The cognitive iceberg

Every year the Edge website asks interesting people a provocative question. The Edge Question for 2011 is “What scientific concept would improve everybody’s cognitive toolkit?”

Adam Alter, a psychologist and Assistant Professor at Stern School of Business, NYU, responded with a short discussion of the idea that our minds are like an iceberg, such that we’re ignorant of many of the processes that shape our mental lives. This notion may be familiar – I’ve discussed my own model of the cognitive iceberg in this blog.

Alter explains that “while we’re focusing on the business of daily life, our brains are processing multitudes of information below the surface of conscious awareness”. This “peripheral information subtly shapes our thoughts, feelings and actions, and crafts some of our most critical life outcomes”.

He gives a few interesting examples, noting what a powerful impact the weather can have. No surprise perhaps that “rainy weather makes us more introspective and thoughtful”, but less obvious that it also improves our memory. Apparently the electrical state of the atmosphere also has an influence on accidents, suicide, depression and irritability.

Alter mentions the power of embodied metaphor, citing studies showing that “people find strangers more likable when they form their first impressions while holding a cup of warm coffee”. Lakoff and Johnson have discussed this at length, claiming that most of our reasoning relies on such embodied metaphors. The way we use the metaphor ‘more is up’ provides a simple example: Because in health we stand up, while sickness brings us down, we tend to think of ‘more’ as being ‘up’ (‘price rises’) and less as down (‘stocks plummeting’) (Lakoff & Johnson, 1999).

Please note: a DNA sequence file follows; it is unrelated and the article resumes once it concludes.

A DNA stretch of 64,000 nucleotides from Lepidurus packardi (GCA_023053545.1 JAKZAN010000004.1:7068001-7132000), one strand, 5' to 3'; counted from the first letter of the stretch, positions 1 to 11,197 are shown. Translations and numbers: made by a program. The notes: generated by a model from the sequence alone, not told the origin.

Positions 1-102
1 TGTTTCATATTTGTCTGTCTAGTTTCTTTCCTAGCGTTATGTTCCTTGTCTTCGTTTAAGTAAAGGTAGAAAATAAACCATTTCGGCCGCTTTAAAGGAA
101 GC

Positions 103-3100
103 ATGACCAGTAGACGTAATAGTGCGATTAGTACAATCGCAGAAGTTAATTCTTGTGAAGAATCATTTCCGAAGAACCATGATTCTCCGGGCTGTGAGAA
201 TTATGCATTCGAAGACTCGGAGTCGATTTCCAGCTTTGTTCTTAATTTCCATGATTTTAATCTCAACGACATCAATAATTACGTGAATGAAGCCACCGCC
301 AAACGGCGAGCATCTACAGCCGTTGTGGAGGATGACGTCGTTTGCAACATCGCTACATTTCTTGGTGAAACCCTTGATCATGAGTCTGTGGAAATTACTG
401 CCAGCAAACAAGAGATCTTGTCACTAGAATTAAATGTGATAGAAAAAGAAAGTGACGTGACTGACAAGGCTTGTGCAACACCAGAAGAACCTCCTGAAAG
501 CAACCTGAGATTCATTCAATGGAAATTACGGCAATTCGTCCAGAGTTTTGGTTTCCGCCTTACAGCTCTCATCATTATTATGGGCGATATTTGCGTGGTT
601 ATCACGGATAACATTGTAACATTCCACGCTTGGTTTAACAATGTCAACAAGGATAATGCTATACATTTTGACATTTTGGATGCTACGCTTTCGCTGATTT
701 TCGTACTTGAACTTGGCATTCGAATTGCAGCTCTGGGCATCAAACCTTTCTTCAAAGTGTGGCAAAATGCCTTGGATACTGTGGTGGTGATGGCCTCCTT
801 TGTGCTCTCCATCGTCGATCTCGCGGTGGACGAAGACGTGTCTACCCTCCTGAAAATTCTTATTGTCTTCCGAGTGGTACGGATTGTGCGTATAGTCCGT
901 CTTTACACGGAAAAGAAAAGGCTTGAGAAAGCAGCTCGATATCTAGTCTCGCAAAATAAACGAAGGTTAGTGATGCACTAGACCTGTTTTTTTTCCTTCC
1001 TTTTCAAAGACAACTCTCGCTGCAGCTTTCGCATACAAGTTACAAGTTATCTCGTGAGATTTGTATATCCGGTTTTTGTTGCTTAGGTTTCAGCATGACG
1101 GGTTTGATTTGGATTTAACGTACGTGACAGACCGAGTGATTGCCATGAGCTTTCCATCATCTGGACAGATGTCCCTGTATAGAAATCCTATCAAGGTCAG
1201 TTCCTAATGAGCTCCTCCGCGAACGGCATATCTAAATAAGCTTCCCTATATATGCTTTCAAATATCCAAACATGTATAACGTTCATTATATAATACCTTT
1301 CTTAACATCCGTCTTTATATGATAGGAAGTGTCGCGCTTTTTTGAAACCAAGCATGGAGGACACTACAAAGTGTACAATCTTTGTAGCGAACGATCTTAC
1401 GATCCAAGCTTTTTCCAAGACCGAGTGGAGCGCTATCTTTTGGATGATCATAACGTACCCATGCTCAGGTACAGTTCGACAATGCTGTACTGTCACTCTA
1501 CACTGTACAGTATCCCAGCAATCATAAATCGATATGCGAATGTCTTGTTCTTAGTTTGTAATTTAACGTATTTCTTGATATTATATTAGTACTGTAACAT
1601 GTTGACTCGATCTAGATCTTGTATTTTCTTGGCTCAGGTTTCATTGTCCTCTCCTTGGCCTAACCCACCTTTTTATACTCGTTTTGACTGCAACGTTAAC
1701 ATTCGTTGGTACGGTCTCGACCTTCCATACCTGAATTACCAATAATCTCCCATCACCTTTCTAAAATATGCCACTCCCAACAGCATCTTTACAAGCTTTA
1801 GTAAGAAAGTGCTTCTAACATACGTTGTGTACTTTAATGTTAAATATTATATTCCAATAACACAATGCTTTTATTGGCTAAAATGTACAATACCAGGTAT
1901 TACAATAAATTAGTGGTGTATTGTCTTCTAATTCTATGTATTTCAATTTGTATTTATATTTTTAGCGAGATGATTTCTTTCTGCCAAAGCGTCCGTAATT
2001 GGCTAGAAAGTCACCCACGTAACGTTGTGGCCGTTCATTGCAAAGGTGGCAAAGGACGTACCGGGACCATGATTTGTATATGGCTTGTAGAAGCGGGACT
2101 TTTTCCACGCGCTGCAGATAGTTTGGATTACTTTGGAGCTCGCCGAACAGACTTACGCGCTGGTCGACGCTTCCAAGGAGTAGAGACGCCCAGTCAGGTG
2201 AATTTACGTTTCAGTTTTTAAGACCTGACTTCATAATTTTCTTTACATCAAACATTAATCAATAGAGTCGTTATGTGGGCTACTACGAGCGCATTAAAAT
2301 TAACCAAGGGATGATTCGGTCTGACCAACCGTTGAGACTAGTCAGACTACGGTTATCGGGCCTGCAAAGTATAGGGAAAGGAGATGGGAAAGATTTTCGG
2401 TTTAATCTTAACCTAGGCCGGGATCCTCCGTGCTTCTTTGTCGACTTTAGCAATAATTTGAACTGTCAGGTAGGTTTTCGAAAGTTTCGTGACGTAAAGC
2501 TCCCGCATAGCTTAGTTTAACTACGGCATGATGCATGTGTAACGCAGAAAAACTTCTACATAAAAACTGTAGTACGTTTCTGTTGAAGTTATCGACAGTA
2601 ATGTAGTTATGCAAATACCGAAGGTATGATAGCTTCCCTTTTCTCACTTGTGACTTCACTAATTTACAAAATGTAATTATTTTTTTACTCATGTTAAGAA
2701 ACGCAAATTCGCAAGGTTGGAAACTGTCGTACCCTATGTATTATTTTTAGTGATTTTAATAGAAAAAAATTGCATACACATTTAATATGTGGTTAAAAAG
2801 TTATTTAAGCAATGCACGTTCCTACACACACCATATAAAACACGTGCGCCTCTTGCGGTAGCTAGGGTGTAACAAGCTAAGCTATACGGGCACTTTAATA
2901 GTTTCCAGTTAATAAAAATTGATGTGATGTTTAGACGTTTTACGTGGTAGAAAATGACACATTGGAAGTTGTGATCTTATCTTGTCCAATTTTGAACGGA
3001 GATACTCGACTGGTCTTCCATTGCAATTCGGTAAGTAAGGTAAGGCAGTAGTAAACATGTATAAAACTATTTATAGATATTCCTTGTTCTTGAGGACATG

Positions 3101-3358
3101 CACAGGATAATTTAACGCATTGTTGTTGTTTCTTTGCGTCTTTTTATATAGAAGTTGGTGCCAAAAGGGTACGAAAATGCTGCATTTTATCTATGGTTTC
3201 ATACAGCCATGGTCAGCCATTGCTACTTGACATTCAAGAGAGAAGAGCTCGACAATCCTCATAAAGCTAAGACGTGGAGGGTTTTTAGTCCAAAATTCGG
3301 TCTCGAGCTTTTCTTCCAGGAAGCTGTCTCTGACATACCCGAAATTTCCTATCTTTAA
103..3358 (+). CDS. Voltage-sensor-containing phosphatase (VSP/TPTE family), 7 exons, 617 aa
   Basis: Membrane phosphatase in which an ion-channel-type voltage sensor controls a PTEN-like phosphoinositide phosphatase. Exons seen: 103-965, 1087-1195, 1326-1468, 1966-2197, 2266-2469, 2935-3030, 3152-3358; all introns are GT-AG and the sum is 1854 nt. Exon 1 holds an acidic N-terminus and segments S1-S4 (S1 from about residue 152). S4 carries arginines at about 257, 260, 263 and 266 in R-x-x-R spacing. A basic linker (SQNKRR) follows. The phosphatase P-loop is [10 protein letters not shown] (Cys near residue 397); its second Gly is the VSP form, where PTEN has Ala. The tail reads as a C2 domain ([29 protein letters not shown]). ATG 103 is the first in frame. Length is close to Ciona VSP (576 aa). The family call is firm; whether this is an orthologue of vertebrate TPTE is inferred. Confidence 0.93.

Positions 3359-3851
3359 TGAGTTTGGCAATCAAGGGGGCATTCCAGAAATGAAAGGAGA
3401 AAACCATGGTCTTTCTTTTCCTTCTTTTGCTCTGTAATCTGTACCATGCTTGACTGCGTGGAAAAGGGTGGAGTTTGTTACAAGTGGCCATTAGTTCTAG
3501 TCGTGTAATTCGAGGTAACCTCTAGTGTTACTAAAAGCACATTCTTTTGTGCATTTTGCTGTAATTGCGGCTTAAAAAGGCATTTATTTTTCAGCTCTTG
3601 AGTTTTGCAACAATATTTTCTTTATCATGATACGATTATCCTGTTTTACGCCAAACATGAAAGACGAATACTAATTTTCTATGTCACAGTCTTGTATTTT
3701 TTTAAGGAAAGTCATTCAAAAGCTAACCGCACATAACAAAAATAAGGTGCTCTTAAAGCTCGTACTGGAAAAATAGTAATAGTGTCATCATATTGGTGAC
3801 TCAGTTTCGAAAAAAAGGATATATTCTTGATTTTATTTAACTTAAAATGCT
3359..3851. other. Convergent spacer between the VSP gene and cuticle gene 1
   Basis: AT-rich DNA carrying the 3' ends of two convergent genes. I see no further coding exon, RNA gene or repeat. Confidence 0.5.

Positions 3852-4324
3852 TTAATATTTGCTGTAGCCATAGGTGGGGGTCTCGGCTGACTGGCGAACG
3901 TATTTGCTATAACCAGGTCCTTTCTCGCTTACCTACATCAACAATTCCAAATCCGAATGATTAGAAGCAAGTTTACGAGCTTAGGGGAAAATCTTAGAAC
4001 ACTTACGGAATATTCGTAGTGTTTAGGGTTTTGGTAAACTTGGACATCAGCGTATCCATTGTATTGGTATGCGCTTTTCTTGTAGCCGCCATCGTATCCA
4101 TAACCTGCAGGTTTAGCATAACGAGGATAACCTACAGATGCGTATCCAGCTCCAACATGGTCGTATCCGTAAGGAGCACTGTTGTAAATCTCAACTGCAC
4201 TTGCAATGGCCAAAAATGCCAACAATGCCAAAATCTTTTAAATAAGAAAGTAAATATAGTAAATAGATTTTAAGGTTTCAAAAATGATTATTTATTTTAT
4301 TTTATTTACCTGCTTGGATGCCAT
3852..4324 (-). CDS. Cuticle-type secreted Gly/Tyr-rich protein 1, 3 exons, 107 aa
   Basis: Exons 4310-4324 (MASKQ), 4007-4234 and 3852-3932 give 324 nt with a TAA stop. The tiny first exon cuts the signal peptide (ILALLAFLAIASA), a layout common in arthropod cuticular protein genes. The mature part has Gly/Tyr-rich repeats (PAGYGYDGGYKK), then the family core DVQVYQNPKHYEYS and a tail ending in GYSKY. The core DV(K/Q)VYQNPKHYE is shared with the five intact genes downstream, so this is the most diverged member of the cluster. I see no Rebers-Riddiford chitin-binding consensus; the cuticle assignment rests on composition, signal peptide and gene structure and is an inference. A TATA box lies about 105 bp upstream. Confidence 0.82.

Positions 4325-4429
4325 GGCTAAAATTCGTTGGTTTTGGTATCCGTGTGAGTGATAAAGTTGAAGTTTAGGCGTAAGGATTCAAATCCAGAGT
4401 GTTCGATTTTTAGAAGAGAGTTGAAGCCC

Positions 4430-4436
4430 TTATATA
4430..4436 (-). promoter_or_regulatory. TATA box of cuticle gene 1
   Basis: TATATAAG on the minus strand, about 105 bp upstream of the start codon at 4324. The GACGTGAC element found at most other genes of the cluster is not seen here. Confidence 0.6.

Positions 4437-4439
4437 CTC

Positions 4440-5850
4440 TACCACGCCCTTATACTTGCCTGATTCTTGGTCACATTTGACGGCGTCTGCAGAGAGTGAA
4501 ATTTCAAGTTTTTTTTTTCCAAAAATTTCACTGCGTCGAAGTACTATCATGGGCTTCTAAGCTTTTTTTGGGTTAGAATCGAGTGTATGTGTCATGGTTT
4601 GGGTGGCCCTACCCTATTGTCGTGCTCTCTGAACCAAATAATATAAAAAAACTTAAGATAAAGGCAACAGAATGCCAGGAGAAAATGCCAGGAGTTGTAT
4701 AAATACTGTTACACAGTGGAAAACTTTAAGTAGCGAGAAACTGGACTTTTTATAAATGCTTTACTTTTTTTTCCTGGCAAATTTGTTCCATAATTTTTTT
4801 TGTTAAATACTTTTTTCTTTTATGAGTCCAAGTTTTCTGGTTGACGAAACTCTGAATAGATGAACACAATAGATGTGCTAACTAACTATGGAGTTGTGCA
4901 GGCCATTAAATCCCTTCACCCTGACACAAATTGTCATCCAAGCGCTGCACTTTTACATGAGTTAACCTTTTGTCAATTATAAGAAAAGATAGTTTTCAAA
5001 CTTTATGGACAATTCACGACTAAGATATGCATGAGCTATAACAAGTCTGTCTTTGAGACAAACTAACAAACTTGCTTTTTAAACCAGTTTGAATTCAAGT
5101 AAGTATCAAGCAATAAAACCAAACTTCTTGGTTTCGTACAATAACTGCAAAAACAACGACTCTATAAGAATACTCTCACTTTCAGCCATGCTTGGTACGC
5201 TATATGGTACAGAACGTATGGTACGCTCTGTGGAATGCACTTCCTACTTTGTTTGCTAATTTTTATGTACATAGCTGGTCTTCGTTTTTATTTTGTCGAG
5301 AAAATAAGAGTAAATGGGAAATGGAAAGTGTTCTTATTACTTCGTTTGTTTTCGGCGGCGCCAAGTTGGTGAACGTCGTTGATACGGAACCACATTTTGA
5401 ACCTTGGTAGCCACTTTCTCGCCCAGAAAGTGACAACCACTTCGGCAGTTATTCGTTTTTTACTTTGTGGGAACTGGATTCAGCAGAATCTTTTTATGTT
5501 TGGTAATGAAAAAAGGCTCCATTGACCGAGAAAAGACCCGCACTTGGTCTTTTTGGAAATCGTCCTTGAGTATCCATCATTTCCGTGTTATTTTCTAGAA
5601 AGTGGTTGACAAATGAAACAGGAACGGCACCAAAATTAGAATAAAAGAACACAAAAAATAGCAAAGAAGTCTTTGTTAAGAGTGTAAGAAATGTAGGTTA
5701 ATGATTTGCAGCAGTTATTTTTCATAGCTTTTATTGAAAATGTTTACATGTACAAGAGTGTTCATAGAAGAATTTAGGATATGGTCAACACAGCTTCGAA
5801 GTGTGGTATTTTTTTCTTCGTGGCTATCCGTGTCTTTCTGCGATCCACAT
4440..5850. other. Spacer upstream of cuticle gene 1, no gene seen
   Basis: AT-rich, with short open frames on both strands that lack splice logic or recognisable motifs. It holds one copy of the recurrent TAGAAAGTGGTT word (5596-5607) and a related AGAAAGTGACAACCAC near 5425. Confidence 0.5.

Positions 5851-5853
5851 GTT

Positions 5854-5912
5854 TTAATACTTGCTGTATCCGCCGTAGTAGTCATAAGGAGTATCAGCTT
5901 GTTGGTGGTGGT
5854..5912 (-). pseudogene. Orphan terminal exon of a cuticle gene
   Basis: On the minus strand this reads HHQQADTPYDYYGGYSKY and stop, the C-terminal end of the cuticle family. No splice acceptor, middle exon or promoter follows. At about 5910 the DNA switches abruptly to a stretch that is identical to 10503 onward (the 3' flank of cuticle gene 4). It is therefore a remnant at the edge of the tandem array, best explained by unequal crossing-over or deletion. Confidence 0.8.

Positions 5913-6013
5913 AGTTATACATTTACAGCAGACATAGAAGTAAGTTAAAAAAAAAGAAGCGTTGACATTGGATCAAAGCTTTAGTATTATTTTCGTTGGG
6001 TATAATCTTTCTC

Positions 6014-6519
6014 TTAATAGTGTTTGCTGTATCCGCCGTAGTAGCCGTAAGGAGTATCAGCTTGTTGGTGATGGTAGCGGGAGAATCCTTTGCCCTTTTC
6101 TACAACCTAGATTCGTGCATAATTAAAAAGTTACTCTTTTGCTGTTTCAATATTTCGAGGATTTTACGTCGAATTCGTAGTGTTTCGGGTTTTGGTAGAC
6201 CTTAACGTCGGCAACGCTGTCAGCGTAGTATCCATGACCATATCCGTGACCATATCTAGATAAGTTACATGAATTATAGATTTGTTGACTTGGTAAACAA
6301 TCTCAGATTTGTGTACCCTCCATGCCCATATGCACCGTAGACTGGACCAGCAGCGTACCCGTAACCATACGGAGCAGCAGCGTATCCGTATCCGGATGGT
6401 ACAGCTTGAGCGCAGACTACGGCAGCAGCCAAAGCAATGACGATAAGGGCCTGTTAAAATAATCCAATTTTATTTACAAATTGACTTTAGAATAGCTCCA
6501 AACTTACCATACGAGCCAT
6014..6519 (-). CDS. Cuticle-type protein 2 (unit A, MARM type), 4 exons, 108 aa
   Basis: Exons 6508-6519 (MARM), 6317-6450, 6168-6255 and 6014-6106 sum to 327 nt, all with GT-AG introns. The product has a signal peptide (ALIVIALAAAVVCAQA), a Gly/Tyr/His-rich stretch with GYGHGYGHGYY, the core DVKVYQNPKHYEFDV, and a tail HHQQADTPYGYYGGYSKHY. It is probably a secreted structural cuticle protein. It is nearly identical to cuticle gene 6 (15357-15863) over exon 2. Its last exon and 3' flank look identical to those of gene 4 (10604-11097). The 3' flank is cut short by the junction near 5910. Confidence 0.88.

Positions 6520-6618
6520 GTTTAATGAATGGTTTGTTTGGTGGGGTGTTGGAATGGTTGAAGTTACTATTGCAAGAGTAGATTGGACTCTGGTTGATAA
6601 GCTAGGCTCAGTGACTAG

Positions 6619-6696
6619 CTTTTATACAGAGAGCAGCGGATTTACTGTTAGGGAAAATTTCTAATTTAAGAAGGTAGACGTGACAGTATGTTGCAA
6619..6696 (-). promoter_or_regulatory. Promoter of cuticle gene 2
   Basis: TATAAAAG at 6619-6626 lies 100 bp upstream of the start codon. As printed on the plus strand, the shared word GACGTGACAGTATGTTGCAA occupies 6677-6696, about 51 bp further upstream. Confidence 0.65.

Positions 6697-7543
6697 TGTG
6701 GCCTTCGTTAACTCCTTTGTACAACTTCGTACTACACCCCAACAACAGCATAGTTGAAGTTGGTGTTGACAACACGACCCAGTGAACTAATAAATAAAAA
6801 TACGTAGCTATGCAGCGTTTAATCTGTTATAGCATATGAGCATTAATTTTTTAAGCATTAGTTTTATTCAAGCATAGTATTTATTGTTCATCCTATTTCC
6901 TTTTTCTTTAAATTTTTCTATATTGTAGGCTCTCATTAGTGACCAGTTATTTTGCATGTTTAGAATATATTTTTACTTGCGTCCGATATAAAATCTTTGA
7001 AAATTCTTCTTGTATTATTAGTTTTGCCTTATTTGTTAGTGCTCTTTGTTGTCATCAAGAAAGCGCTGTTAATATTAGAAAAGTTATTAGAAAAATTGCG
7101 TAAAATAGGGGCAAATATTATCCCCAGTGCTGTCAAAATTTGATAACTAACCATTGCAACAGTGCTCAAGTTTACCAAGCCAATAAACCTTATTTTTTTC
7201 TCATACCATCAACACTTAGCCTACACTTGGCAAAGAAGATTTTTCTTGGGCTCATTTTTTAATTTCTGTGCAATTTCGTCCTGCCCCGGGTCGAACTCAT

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6 Responses to The cognitive iceberg

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  3. William Bendzick, Dover, NJ says:

    For Dr Adrian Harris:
    I have recently become interested in embodiment of “mind” so-called thru reading Lakoff and Johnson (1999). I will spare you my meanderings across the internet both prior and subsequent to L and J, by saying that my starting point was Bernard Lonergan’s seminal work “Insight” (Toronto: U of Tronto Press, 1957 et seq.) Lonergan (1904-1984) was so good that like Heideggar he has left a circle of disciples, both across Europe and North America (B.L. was a lifelong Canadian). Have you heard of Lonergan? Do you have colleagues or contacts in the Conitive Embodiment movement in any way who have studied Lonergan and see the connections between him and it? No kidding, they are there–ripe fruit for the picking…
    My best wishes to you,
    Bill Bendzick

  4. Administrator says:

    Hi William,
    I hadn’t heard of Lonergan, but having just checked out his entry on the Internet Encyclopaedia of Philosophy, he certainly is worth investigating. See:

    I’ll ask round my contacts and let you know if anyone has explored his work.


  5. Administrator says:

    Hi William,
    I asked about Lonergan on the Embodiment discussion list and there was a short discussion. Don Hanlon Johnson had found Lonergan’s work especially useful. For more on Don, see his website:

    Don said that he thought Lonergan’s key value was in encouraging people to turn towards the realms of personal own experience. Don and those few others who commented agreed that Gendlin’s work was more valuable to future embodiment research. For more on Gendlin, see:


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